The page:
by Jasmine Kang
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Remember Me is memorable, but for all the wrong reasons. The opening scene of the film sets high expectations that the rest of the movie fails to meet. This scene is emotional, leaving the viewer to wonder about the state of humanity. The remainder of the film, however, is disjointed and, quite frankly, boring.

The film highlights several relationships, including those between a father and daughter, a father and son and a girl and boy. An hour into the movie, there is no sign of any source of conflict, yet the dynamic within each of the relationships changes without any sort of catalyst. Although there is no central conflict, the focus is on the central character, Tyler Hawkins, played by Robert Pattinson (Twilight, Harry Potter and the Goblet of Fire), which leaves the parallel relationships weak and underdeveloped.

Remember Me only confirms Pattinson?s inability to act, as he once again plays a brooding romantic. As usual, he attempts to hide his British accent, and fails. As usual, he remains aloof, keeping secrets from Ally Craig, played by Emilie de Ravin (Lost, Public Enemies), the girl he is pursuing. In a film based so deeply on the Edward Cullen typecast, the appearance of Kirsten Stewart and a pack of werewolves at some point during Remember Me would not have been all that surprising.

Pattinson?s preteen fans, however, are going to be disappointed to see him straying from his perfect behavior. It is a relief to see that, unlike in previous movies, Pattinson?s character isn?t supposed to be perfect and suffers from an alcohol problem. While his performance was awful, Remember Me may allow Pattinson to find an older audience.

Pattison?s acting is not improved by the disengaging dialogue, which was filled with clich?s such as, “you think you know me, but you don?t.” There was no chemistry between Pattinson and de Ravin, and what was supposed to be witty banter is simply awkward conversation.

In addition to the overly-rehearsed dialogue, the characters themselves are shallow and unrealistic. Anyone who has taken a high school psychology course understands that the characters in this film do not mimic real people. Some of their reactions are overdramatic, while others are lacking in magnitude relative to the events around them. Each character is whiny and seems to be overwhelmed by a number of psychological problems. The main character, Tyler Hawkins, is comprised of generic traits for an uninteresting character: musical, plagued from family problems, poetic and hurting from an event from his past.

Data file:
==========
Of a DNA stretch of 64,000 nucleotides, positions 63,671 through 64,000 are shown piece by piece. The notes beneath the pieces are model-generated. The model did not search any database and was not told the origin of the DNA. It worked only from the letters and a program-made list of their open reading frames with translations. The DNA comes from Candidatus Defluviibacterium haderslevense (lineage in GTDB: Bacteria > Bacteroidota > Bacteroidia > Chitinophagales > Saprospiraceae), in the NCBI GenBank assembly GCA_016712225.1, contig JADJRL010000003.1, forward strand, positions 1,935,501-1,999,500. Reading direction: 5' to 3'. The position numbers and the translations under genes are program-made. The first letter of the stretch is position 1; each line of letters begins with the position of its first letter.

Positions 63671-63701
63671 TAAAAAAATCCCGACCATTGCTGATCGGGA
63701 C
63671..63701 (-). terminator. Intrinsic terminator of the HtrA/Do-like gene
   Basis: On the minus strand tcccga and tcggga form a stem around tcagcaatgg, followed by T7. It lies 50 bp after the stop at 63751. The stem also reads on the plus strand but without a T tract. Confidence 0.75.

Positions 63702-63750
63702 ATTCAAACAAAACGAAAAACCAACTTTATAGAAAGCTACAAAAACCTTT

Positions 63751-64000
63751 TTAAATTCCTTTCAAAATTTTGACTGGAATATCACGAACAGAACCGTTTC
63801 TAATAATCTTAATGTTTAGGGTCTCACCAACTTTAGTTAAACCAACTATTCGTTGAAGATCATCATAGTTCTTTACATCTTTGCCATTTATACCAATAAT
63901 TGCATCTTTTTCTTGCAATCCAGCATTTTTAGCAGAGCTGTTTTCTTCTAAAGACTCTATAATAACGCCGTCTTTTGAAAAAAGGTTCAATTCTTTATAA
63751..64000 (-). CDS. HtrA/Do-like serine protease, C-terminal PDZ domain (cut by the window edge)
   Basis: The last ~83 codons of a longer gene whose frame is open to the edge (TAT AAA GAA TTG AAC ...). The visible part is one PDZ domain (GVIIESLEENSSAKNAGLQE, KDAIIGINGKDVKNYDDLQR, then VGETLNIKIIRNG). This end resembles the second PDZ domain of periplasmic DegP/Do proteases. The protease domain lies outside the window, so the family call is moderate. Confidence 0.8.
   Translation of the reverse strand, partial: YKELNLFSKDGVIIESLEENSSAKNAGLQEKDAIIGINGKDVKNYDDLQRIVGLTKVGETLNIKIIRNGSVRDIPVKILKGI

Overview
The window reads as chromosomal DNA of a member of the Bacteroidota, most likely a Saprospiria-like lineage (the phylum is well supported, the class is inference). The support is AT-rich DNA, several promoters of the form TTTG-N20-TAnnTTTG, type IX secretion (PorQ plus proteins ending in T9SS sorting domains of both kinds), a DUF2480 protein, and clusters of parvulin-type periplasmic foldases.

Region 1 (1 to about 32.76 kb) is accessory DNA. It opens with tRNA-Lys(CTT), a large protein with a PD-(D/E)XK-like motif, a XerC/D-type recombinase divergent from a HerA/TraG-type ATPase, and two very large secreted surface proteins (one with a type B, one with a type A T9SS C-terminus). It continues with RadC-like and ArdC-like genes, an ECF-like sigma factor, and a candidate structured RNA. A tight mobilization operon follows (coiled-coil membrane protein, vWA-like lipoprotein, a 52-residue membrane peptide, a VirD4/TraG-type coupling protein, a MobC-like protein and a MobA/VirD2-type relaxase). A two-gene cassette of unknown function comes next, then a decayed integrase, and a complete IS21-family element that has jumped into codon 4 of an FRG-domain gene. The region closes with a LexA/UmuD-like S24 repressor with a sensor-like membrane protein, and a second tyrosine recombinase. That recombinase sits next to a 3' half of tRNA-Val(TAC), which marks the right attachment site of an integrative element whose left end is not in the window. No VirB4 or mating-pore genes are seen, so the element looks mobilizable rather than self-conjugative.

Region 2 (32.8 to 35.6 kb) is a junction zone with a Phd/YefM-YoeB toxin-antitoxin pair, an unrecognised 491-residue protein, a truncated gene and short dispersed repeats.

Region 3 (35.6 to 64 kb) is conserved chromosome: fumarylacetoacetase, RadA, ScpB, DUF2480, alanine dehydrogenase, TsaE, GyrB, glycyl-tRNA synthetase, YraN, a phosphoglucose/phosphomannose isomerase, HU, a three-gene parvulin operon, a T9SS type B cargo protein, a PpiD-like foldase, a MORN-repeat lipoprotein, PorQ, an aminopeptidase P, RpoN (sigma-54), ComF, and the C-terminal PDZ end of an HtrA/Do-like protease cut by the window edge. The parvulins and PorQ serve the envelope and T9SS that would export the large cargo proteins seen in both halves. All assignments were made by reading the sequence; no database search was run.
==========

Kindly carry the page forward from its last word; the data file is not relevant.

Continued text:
Despite these problems, Pierce Brosnan (Die Another Day, Mamma Mia!) realistically plays Tyler?s father, a workaholic, and successfully pulls off a credible Brooklyn accent. Ruby Jennings (Shutter Island, Nurse Jackie) also shines as Caroline Hawkins, Tyler?s younger sister and confidante. Unlike Pattison, Jennings portrays a multidimensional character, who is mature and vulnerable at the same time. The relationship between Caroline and her father is more engaging than the indented focus, the love story between Tyler and Allie.

The final scenes of the film are based off of a real event, which is just a last desperate attempt to evoke emotion from the audience. The inclusion of this event seems forced and disconnected from the rest of the movie. In another movie, the scene would have been dramatic and though provoking, but in Remember Me, it did not match the atmosphere of the preceding story line.

While Remember Me has its moments, overall, it lacks depth and drive. The main characters are shallow, and the film is missing a central source of conflict. The only promising aspect of the film is that there is no hope for a sequel.